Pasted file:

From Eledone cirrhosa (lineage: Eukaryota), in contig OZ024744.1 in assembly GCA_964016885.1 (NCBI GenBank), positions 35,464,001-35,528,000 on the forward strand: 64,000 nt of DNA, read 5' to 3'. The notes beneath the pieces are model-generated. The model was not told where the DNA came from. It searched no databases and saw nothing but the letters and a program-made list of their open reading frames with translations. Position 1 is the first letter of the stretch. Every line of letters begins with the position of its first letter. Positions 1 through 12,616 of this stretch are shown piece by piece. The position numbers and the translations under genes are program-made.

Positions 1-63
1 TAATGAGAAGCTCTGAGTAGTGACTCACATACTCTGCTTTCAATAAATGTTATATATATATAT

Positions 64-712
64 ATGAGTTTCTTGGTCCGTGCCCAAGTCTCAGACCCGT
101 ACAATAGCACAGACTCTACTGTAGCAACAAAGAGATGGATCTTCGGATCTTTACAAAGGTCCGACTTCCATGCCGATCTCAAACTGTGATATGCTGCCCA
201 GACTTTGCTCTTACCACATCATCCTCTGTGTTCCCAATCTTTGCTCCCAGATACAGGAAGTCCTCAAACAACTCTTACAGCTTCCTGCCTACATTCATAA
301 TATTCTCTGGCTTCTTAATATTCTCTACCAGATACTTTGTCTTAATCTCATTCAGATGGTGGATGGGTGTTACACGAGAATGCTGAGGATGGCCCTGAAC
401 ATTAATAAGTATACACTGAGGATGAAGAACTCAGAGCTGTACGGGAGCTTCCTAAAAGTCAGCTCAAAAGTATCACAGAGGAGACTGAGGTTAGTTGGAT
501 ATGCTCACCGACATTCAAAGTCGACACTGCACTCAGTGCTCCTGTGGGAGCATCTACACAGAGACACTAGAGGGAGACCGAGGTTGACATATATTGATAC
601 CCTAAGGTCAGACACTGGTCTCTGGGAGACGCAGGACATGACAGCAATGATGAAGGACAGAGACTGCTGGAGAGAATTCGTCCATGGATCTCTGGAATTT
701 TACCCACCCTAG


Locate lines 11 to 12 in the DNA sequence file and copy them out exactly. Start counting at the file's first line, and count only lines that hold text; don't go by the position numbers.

601 CCTAAGGTCAGACACTGGTCTCTGGGAGACGCAGGACATGACAGCAATGATGAAGGACAGAGACTGCTGGAGAGAATTCGTCCATGGATCTCTGGAATTT
701 TACCCACCCTAG